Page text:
Advertisement

  1. ITV Report

Heart-shaped stained glass from Blitzed church returned to former parish in Victoria

By Andy Wasley - @andywasley

A precious reminder of London’s ordeal during the Blitz has been returned to a church parish near Victoria.

The heart-shaped glass from the destroyed Christ Church, Broadway.

A heart-shaped piece of stained-glass from Christ Church, Broadway – which was destroyed in 1941 – has been handed to the Reverend Ralph Williamson, the vicar of St Peter’s Church on Eaton Square. The item was handed in by John Hains, who found it amid Blitz rubble in 1953.

It’s a story that recalls London’s wartime ordeal – and how two parishes united amid the destruction.

On the night of 16-17 April 1941, Hitler’s Luftwaffe launched one of the most devastating attacks of the Blitz. The raid reduced 12 of London’s churches to rubble.

The Revd Ralph Williamson, vicar of St Peter's on Eaton Square

It was a very difficult time for this parish, and for all parishes in London. Christ Church was hit by fire-bombs that night. Two firefighters lost their lives trying to put the fire out, along with other people nearby. At the end of the night there was little left except the spire.

– Revd Ralph Williamson

The same raid killed the then vicar of St Peter’s: the Reverend Austin Thompson was struck by shrapnel while on fire-watch duty.

Remarkably, out of that terrible situation came a resolution. We’d lost our vicar, and they’d lost their church. So the vicar of Christ Church came to be the vicar at St Peter’s, and the two parishes came together out of that loss.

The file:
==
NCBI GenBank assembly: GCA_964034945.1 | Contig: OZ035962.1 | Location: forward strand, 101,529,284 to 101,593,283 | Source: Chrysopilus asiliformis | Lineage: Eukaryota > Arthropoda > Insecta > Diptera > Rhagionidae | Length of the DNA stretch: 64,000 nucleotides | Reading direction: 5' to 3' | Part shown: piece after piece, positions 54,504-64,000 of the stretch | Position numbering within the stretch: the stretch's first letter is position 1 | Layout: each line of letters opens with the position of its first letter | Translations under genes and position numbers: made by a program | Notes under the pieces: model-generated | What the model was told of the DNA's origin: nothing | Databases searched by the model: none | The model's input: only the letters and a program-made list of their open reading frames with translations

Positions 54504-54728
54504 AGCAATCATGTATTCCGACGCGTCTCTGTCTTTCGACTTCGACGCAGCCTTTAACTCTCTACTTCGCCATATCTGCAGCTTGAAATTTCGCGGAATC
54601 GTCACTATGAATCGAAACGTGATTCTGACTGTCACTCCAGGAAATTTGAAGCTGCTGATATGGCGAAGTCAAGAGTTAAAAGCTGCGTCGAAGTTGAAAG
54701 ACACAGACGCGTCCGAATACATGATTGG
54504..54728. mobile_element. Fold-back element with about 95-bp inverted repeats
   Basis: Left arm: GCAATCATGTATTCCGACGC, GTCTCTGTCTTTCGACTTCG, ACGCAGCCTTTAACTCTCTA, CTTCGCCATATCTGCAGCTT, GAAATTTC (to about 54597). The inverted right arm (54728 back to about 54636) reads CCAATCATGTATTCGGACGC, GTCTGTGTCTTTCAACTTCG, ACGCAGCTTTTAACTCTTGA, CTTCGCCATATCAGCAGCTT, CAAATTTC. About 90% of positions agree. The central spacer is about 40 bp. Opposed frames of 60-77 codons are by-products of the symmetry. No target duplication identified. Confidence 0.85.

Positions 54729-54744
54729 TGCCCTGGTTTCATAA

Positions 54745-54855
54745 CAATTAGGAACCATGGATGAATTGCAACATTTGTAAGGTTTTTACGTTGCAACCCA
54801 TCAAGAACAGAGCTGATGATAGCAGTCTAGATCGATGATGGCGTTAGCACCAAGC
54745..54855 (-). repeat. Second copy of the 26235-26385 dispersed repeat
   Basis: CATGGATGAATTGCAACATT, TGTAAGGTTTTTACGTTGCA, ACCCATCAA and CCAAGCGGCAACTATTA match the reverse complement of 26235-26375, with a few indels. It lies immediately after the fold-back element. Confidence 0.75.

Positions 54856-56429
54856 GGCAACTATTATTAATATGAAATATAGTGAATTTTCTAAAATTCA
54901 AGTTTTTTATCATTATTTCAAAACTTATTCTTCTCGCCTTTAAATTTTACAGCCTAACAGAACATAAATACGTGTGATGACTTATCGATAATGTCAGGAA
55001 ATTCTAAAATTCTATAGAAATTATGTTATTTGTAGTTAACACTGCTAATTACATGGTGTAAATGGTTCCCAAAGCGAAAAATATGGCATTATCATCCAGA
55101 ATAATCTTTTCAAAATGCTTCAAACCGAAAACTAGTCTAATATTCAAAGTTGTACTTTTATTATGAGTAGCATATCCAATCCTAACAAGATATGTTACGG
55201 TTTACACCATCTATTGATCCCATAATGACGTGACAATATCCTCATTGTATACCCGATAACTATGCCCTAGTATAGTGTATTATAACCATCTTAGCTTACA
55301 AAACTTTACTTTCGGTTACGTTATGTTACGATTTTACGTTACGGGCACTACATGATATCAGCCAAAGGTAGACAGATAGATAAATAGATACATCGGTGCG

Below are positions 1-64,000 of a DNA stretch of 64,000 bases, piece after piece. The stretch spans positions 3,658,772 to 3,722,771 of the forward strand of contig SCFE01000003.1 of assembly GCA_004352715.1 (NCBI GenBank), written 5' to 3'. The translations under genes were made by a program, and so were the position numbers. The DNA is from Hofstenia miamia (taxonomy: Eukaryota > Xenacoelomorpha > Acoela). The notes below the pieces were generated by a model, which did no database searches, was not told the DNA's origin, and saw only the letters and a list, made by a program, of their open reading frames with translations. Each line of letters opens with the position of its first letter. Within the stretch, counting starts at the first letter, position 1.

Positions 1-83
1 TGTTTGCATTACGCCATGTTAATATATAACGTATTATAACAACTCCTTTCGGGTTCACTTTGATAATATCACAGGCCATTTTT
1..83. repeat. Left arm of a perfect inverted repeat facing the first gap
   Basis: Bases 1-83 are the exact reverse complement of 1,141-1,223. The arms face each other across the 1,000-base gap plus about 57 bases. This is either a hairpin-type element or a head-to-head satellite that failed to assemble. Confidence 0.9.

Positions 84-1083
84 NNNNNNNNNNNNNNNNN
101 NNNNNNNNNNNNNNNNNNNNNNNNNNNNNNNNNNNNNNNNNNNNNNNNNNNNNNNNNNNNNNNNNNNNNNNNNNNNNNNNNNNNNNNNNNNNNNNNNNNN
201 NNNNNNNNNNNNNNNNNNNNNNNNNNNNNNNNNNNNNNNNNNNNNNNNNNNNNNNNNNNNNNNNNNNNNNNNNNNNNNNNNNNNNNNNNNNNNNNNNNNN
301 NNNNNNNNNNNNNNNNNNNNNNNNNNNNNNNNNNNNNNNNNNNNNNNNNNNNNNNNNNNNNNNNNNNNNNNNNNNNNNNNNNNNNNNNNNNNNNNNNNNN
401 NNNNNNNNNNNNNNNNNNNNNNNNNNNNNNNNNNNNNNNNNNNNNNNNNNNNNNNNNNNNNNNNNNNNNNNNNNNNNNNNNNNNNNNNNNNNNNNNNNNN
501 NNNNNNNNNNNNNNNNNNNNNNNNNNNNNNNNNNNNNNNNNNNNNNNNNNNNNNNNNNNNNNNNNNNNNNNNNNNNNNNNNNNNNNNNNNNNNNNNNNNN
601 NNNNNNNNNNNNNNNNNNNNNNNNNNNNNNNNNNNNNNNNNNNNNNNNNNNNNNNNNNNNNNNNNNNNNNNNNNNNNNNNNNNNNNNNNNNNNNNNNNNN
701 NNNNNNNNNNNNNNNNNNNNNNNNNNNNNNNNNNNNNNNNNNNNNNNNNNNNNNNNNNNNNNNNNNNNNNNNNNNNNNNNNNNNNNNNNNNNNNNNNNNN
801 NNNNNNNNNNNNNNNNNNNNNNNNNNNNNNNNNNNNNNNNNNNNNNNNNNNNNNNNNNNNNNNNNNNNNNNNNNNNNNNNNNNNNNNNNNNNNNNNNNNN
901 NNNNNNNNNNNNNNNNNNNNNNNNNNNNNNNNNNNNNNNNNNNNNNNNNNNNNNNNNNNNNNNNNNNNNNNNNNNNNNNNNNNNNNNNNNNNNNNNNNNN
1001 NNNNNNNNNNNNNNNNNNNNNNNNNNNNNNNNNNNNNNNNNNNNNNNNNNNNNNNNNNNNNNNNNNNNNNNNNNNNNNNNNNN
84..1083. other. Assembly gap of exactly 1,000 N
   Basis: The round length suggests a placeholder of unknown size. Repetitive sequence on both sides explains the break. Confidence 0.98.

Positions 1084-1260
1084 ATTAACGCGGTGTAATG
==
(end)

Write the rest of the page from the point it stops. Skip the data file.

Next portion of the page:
– Revd Ralph Williamson

During the War many areas of London were utterly destroyed, and some remained undeveloped for years. In 1953 John Hains, who grew up in the area, was crossing Christ Church’s bombsite. Something caught his eye.

I was crunching on broken glass. I looked down, and I picked it up: it was a heart. Being a caring person I thought 'I can't leave this here to be destroyed', so I put it in my pocket. Over the years, wherever I've been, I've taken it with me.

– John Hains
John Hains and Revd Ralph Williamson with the stained glass Credit: John Hains

Now Mr Hains is in his 80s, and decided it was time to see the stained glass reunited with the parish. After contacting the Diocese of London he was put in touch with Mr Williamson, who travelled to Mr Hains's home in Crawley to receive the precious item.

It will now be put on display in St Peter’s Eaton Square as a lasting reminder of one of London’s darkest chapters, and a tribute to the people who endured it.

I think it’s very important that we make links with the past and with the parish’s history. People today perhaps don’t always realise just how difficult things were here, not that long ago. I’m delighted that we have this really tangible and beautiful reminder of the love of God, which shines through even the worst nights of our lives – and the worst nights of that terrible war.”

– Revd Ralph Williamson